Restrictive Covenants Evolve from Common Law to Statutory Regulation: The 2022 Watershed

By and on April 19, 2022

Restrictive covenants were once the exclusive province of the courts in each state. That is no longer the case. Although case law still governs restrictive covenants, states also are enacting restrictive covenants statutes.

Today, 30 states (including Washington, DC) have laws affecting restrictive covenants. Unlike state statutes regulating trade secrets (which largely follow the Uniform Trade Secrets Act), the state statutes governing restrictive covenants run a wide gamut. These changes reflect an increasing hostility towards restrictive covenants. In this Westlaw Today article, McDermott’s Brian Mead and Aaron P. Sayers provide an overview of state statutes that became effective in late 2021 or are becoming effective in 2022.

Access the article.

Brian Mead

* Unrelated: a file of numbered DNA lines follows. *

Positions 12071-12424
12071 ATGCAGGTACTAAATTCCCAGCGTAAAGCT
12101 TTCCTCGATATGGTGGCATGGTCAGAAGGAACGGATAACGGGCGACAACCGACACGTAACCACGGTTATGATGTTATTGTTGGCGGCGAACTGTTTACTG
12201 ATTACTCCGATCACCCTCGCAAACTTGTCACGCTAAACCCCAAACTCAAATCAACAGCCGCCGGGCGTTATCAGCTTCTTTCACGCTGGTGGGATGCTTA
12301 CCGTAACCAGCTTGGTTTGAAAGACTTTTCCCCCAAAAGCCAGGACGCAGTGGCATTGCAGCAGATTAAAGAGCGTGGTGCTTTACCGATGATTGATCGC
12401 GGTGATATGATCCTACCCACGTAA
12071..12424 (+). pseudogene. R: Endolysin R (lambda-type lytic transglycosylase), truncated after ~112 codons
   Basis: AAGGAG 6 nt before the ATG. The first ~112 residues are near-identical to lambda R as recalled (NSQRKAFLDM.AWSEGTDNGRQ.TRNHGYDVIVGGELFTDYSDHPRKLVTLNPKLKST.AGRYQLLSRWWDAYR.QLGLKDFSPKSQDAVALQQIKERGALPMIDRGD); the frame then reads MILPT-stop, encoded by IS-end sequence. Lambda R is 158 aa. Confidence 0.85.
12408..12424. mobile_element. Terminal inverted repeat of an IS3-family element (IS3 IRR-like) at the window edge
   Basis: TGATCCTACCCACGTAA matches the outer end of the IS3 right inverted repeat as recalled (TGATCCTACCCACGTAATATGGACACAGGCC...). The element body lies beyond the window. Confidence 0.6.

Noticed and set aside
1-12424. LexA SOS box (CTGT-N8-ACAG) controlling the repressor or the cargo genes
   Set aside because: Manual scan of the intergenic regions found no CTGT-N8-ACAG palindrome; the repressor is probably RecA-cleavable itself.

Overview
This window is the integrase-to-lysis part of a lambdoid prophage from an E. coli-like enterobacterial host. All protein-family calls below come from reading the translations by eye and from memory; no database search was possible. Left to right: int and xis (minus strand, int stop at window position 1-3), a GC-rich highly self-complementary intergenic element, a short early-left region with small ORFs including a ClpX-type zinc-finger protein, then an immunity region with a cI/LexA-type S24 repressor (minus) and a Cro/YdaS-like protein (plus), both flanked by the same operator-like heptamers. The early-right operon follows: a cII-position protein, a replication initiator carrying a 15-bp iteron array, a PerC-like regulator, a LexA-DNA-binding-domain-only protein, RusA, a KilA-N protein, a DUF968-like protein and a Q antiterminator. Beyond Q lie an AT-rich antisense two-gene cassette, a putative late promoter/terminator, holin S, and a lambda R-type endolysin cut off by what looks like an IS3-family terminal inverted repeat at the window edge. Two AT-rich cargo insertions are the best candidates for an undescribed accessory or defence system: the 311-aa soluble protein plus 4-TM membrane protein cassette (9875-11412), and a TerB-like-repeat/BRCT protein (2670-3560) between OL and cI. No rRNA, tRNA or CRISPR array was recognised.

Brian Mead focuses his practice on various labor and employment issues. He defends employers, before state and federal courts and administrative agencies, in individual and class action litigation under the Americans with Disabilities Act, Title VII of the Civil Rights Act of 1964, the Family and Medical Leave Act, the Fair Credit Reporting Act, the Fair Labor Standards Act and other employment laws, including discrimination, wrongful termination, retaliation, and breach of contract claims. Additionally, Brian has experience in prosecuting and defending employee mobility and trade secret litigation cases on an emergency injunctive basis. Brian is skilled in researching multi-jurisdictional employment issues and preparing memoranda explaining the nuances of these issues and providing a recommended course of action. Read Brian Mead's full bio.


Aaron P. Sayers
Aaron P. Sayers focuses his practice on employment law. Aaron has significant experience prosecuting and defending restrictive covenant matters and has broad employment law experience. Read Aaron Sayers' full bio.

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